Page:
Death

365 notches

One more year
dribbles into the basket.
At this point
it hardly bears noticing.
Really…
my wife had to tell me
that tomorrow
is my birthday.
I would have pretended
to make a fuss,
if I had known…
but I didn’t.
Forty-six,
after all,
isn’t all that notable.
Honestly…
it just becomes
another notch
on a holding-cell wall
(ok,
that might be
a bit maudlin
but I’ve earned it…
and these three whiskeys
are driving the bus
now).
So, light a candle,
sing a song
and pretend you care
(that’s a note
for both you
and I)
for yet another circle of the sun
has occurred.
Sláinte, Mazel tov and all the rest,
and happy birthday for me,
from me
to you.

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The son of a king

We shall become
loving vultures,
picking at the body
while decrying
the very same.
He is hardly cool,
to the touch,
and we will begin
the endless wonder
at what made him thus,
and what marked
his greatness.
We have said little
of loving words
on his behalf
for the last
five
years.
What do we really mean
when we adorate
post-mortem?

One more leaf

I watched
as one of autumns leaves
tumbled across the road,
it’s golden silhouette
illuminated in the headlights
of an early morning commute. Thousands still
lie matted to the ground,
wet and turning to pulp.
In the trees overhead
millions more shone
in amber,
gold and green…
turning to browns.
We marvel
at autumns turn,
expressing in awe
our thoughts
on this beauty
born of summers death.
We never do this,
though,
in our daily lives.
Most of us shun death.
My neighbor died,
yesterday.
His people came
to say goodbye.
I have lived next to him
for almost a decade
and I could not be moved
to cross the line
between his yard
and mine.
I had known he was sick,
knew it was fatal,
and I never reached out.
He was turning amber,
gold and green
and I never tried
to find the beauty.
I knew, even as it unfolded,
that this was a failure
within me.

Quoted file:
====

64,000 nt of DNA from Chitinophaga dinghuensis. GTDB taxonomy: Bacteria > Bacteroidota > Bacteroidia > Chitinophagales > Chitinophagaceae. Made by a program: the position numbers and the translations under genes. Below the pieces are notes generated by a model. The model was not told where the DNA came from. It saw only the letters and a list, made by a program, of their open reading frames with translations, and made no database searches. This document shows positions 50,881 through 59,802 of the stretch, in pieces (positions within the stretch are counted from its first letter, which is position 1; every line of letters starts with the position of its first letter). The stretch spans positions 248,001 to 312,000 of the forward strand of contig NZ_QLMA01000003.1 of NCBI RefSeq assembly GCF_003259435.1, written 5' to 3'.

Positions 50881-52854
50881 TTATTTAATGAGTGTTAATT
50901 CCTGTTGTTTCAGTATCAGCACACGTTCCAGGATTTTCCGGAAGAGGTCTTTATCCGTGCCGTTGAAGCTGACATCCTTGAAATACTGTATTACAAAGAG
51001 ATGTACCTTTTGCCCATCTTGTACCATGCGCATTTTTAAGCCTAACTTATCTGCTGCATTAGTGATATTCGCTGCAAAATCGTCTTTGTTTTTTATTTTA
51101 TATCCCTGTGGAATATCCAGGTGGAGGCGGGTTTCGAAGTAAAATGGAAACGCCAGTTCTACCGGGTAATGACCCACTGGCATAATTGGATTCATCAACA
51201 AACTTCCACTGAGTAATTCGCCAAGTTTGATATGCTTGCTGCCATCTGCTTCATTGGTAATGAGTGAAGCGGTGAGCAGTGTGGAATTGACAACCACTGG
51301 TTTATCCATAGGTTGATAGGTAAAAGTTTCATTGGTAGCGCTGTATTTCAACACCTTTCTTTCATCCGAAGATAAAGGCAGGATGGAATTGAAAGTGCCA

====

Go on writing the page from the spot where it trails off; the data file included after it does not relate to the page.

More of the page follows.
But this morning
one leaf tumbles
and in it
I see the loss.

Mouldering

I am plagued
by repete
sickness.
I am too familiar
with the ins
and outs
of a great many
anti-biotics.
Sinus…
tissue,
lungs…
all have been plundered
by infection.
I would never have made it
in the middle-ages…
they would have buried me,
just to ease
my suffering
and save themselves.
For now
I cough endlessly
and bring up
thick,
dark-green mucus.
It feels
productive.

I know I’m dead

The comedy routine
was pre-recorded,
the comedian
long dead.
The jokes were funny
and so I laughed.
It was odd,
though…
because I knew
he was dead.
He didn’t, though.
He was on tape.
It made me wonder:
Could he have known?
He was doing his thing,
working his craft,
but he was now dead.
We are all
“Doing our things”
and we will all
be dead
eventually.
What do we know
of that?
It’s there a window
to peek through
and see
This eventuality?
It is far too easy
to do so
from this vantage point
in the present
looking back.
But otherwise
impossible.

Don’t go into the light

I think we have
our motifs on death
backwards…
at least in one regards:
the light we see
when the end is on us.
Last night
I stared
at the crack of light
that poured through
the door frame
from the hallway
into my room.
I squeezed my eyes shut
and it reappeared
behind my eye-lids
as a black bar:
its perfect echo,
reveled in negative.
Could it be
that those who have come near
to their own demise
are not bringing back
tales of seeing the light
of heaven,
are instead
misguided
and weren’t o
heading towards
“The Light”
but were instead
drifting towards
the blackness?
Have we been desiring
the wrong sort
of afterlife?